Taylor Swift's 'Shake It Off' Single Review: The Country Superstar Goes Full Pop

Taylor Swift's "1989" Album Cover

On Taylor Swift's blockbuster 2012 album, Red, the country superstar explored several stylistic shades: arena rock, confessional folk, even dubstep. But the foundation of the project was undoubtedly bubble-gum pop. Swift's fourth studio album — the last to sell more than a million in a week, by the way — found her tapping hit producers like Max Martin and Shellback, who helped dress her big pop hooks in country trappings to ensure her new sound would still be palatable to her core audience.

On new single "Shake It Off," the first from Swift's forthcoming fifth album 1989, she reteams with Martin and Shellback, but the trio is done toeing the line. The song suggests the world's biggest country star now belongs to a different genre entirely. The completed transition is jarring, but the impeccable pop stylings make it easy to swallow.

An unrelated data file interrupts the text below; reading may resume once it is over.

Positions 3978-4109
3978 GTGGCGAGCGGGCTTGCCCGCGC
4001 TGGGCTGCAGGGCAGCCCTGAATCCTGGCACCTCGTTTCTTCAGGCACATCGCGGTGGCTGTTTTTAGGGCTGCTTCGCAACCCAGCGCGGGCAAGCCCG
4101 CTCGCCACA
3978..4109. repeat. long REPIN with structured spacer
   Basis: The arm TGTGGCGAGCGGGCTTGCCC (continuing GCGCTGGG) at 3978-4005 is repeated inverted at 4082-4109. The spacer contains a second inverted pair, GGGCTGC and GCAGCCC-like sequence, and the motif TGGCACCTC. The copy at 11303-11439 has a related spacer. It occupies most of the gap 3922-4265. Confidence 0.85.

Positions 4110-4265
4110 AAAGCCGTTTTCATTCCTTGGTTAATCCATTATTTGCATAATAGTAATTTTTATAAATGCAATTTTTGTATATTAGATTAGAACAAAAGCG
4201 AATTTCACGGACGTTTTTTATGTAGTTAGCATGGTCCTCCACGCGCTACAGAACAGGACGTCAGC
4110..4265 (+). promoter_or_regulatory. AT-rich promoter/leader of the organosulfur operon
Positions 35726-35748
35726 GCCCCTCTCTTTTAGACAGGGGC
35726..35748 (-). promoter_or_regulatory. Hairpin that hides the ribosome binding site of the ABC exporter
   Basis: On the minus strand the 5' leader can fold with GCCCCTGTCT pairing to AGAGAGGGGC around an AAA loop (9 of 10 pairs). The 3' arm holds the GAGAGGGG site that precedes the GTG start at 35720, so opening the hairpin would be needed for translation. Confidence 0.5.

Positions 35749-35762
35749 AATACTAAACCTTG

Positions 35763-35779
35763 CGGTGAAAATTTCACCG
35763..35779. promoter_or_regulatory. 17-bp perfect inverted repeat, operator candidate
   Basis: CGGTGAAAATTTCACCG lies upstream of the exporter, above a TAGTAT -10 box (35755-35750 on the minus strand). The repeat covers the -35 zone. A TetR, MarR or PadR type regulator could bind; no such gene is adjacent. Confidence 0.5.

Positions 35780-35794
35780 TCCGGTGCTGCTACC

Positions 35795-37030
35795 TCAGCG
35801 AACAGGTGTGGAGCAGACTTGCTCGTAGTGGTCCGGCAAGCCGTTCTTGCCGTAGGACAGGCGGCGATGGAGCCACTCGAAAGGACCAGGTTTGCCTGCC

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Red hits like "We Are Never Ever Getting Back Together" and "22" paired their fizzy melodies with slick guitar strums, but "Shake It Off" disregards the instrument altogether, instead coiling its verses around a subtle saxophone line. It's not exactly a "Thrift Shop" nod, but Swift and company clearly have been paying attention to radio trends. On the track, Swift strikes back at the snark lobbed her way with every award win and rumored romance. "Haters gonna hate, hate, hate, hate, hate," she sings, vowing to brush off tabloid takedowns. Defensive? Maybe, but her kicky delivery, especially on the pseudo-rap bridge (she has been hanging with Ed Sheeran a lot, after all), makes it sound like she's simply having more fun than her faceless detractors.

Few musical artists would dare to reinvent their sound so brazenly, especially with expectations so high. But with "Shake It Off," Swift proves why she belongs among pop's queen bees: As you may have guessed, the song sounds like a surefire hit; it also previews an album executive-produced by Swift and Martin. Swift will probably catch some flak for moving away from her bedrock sound, but she has never colored inside the lines. And, as "Shake It Off" shows, Swift can handle the criticism.


Taylor Swift's "Shake It Off" is already at No. 1 on the Trending 140. See the full chart here.